Thursday, March 21 was UNESCO (United Nations Educational, Scientific and Cultural Organization) World Poetry Day. In keeping with the message from the director-general of UNESCO, Irina Bokova, I recited home-grown poems that I'd found to be the “purest expressions of lingusitic freedom.”

The verses hold a special significance for me because they were penned at a time of great dread. "[P]roduced by a group of Sierra Leonean writers who met regularly throughout the war,” wrote Penny Boreham in “Sierra Leone's poems of war”  for BBC African Performance Freetown (May 2007).

The landscape of Sierra Leone's decade-old civil war [1991-2002] seems to drape most of the poems by Oumar Farouk Sesay, observed one reviewer. Sesay, one of the poets Boreham spoke to, has been published in many anthologies of Sierra Leonean poets, including Songs That Pour the Heart and Kalashnikov In The Sun. He told Boreham: “[E]very individual in Sierra Leone was confronted with his or her own m…

Vitabu Interviews Deji Olukotun | Nigerians in Space

Vitabu had a telephone interview scheduled with Deji Olukotun on International Women's Day but the flu got in our way. As luck would have it, we are publishing the writer's answers to questions we sent him by e-mail on Vitabu's third anniversary, reason enough to name his newly released e-book, Nigerians in Space, as our best choice for World Book Day. Olukotun is a lawyer and and writer with global development and advocacy experience.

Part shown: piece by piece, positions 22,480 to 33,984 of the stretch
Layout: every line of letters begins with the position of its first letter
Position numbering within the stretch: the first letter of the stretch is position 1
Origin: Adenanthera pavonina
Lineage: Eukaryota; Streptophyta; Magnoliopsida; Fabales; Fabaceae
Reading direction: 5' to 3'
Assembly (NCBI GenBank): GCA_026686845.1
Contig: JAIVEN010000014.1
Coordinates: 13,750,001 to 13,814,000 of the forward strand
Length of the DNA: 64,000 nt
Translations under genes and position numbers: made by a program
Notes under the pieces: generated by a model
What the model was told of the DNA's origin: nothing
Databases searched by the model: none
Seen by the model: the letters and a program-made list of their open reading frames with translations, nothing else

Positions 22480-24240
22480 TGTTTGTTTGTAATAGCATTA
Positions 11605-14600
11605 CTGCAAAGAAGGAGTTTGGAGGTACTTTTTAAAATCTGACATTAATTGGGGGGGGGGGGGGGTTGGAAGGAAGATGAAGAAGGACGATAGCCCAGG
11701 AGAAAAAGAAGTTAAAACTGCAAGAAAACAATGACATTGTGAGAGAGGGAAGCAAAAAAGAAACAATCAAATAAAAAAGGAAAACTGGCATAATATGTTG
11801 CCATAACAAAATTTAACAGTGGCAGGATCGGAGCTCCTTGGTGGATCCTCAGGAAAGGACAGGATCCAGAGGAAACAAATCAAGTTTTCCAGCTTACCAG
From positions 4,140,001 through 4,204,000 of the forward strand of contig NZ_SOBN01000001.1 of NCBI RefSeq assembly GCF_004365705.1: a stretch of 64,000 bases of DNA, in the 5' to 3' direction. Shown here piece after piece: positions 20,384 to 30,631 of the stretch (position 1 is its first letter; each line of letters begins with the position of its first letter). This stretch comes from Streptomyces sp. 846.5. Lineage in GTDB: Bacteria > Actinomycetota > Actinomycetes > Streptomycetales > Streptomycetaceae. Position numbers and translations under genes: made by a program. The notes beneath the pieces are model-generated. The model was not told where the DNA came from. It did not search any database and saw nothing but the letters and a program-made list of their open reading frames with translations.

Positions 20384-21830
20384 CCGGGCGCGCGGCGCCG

Deji Olukotun’s debut novel, Nigerians in Space, defies categorization—a story of international intrigue that tackles deeper questions about exile, identity, and the need to answer an elusive question: what exactly is brain gain? --Ricochet
Vitabu: What inspired you to write "Nigerians in Space"?

Deji Olukotun: I'm Nigerian-American, so I have always been interested in Nigerian history and culture—but also the country's future. I traveled to Nigeria at the beginning of the tech boom, and I heard the phrase "Brain Gain&q…

Spring, Rebellion and Books

There's a dirty war in Mali: Crowds gathered round amputated limbs which have been hacked of as an act of terror and/or revenge remind me of gory days in Sierra Leone. The west African nation is at peace now but Arab rebellions are in the news again.

Three days ago, Aljazeera ran a commentary headlined "In the Arab world's deepest state, the revolution continues" by Mark Levine.

A professor of Middle Eastern history at UC Irvine, Levine is also the author of a soon-to-be-released book about revolutions in the Arab world.